From 1 July 2020, employers can bring employees, who have previously been furloughed, back to work for any amount of time and any shift pattern if some work is available but not enough to return an employee from furlough. Under flexible furlough, a line manager can agree a temporary working pattern with an employee, in which the employee would work some days, or parts of days. For example, you may be asked to work 5 half days a week for a period of time, or different hours, different days, or for an odd day or two. There is no minimum or maximum number of hours that you must work.
Only employees who have previously had a period of furlough leave of at least three weeks, at any time, will be eligible to be placed on flexible furlough. There is one exception – parents on statutory maternity leave who plan to return to work in the coming months are eligible as well, and this also applies to leave for shared parental, paternity, adoption, and parental bereavement.
Restore will continue to review staffing requirements in light of the option to place eligible employees on flexible furlough. If a line manager identifies an instance where it may be beneficial to the business, they may approach you about the possibility of you becoming flexibly furloughed, and together, you will consider an appropriate working pattern.
Where a flexible working pattern is agreed between you and your line manager under the scheme, you will be notified in writing that you have been designated as a flexibly furloughed employee, along with the length of time that the arrangement will remain in place. If you believe that flexible furlough would be beneficial to you and the Company, then you may wish to raise this with your line manager, who can discuss the possibility of it with you.
It is important to note that being able to carry out flexible furlough still relies on work being available to be offered.
Under the scheme, you will be paid full contractual pay for any normal working hours you work, and furlough pay of 80% of your contractual pay for any hours you do not work up to your normal contractual weekly hours of work.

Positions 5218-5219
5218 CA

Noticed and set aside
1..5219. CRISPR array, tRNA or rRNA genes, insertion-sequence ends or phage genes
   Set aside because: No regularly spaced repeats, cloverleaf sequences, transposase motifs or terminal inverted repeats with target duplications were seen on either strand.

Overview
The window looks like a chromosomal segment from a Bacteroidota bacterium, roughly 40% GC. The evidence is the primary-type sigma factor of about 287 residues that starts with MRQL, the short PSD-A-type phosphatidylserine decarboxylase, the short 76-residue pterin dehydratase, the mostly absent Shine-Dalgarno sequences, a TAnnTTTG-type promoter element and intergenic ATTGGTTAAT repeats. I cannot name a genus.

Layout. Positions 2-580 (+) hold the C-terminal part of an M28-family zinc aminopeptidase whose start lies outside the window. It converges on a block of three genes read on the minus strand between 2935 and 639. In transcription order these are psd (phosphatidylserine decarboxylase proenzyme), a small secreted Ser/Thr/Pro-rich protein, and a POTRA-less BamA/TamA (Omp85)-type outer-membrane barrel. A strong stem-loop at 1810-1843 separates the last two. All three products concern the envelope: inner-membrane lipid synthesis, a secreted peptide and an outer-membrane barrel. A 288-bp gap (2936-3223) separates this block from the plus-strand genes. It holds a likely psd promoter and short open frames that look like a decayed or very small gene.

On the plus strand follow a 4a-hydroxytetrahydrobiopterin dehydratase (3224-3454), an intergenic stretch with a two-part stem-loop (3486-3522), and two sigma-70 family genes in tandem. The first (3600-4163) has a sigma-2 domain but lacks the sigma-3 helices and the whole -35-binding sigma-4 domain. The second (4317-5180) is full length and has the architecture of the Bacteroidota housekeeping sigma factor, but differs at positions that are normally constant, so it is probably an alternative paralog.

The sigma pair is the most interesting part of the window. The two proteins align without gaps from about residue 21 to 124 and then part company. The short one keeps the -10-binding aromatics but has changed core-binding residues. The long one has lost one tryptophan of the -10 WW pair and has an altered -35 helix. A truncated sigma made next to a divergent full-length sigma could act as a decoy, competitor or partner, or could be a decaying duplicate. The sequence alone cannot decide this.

Example of Calculating Pay for Furloughed Hours
This example has been included to illustrate the full sequence of steps that Restore will take when calculating pay for furloughed hours. It has been based on a common scenario in which an employee has a fixed monthly salary, fixed working hours, and is flexibly furloughed. This scenario may not be directly relevant to you, though it may be helpful to see an illustrative example of a full calculation.
Hannah has worked for Restore since 2016, working 40 hours a week for a monthly salary of £3,000, paid calendar monthly. Hannah was furloughed on 25 April 2020, From 1 July 2020, Hannah is asked to return to work half-days. Pay has not been topped up and there is no bonus, commission or other additional pay.
As they prepare to pay employees for the end of July, Restore calculates the gross monthly payment for Hannah’s furlough hours (for 1 to 31 July).
To begin with, as Hannah is flexibly furloughed from 1 July, Restore works out her usual hours. Hannah has fixed hours and a salary that does not vary by the number of hours worked so the calculation is:
- The number of hours Hannah was contracted for at the end of the last pay period ending on or before 19 March 2020. This was 40 hours per week.
- Divide by the number of calendar days in the repeating working pattern. It is a weekly pattern, so divide by 7. 3.
- Multiply by the number of days in the pay period. 31 days in July, so multiply by 31. 4.
- Result is 177.14, rounded up to 178.
Hannah’s usual hours for the month of July is therefore 178 hours.
Next, Restore calculates the number of working hours and furloughed hours. Hannah will work 23 half days, each of 4 hours, so working hours are 92. Furlough hours are calculated as:
- Number of usual hours, 178
- Subtract the number of actual hours worked, so subtract 92 = 86 furlough hours.
Hannah was therefore on furlough for 86 hours.
After that, Restore works out the 80% of the usual wage.
Restore calculates the maximum wage amount. Hannah is furloughed throughout July so there are 31 furlough days. As Restore will claim for the pay period which is a whole month, the maximum wage amount is £2,500. Hannah is on fixed pay, so the calculation is:
- Hannah’s wages from her last pay period before 19 March = £3,000.
- Multiply by 80% = £2,400.
As Furlough pay for flexibly furloughed employee is the lesser of either 80% of usual wages (here it is £2,400) or the maximum wage amount for July (here it is £2,500), Restore therefore uses £2,400.
Finally, Restore works out how much Hannah is entitled to receive for her furloughed hours.
- Multiply Hannah’s maximum wage amount, £2400, by Hannah’s furloughed hours, 86. 2.
- Divide by Hannah’s usual hours, 178 = £1,159.55.
Hannah should therefore be paid £1,159.55 for the hours that she was on furlough in the month of July.
Separately, Restore will also work out how much Hannah is entitled to receive for the hours that she worked in July. By combining the two amounts, Restore will have calculated Hannah’s monthly pay for July.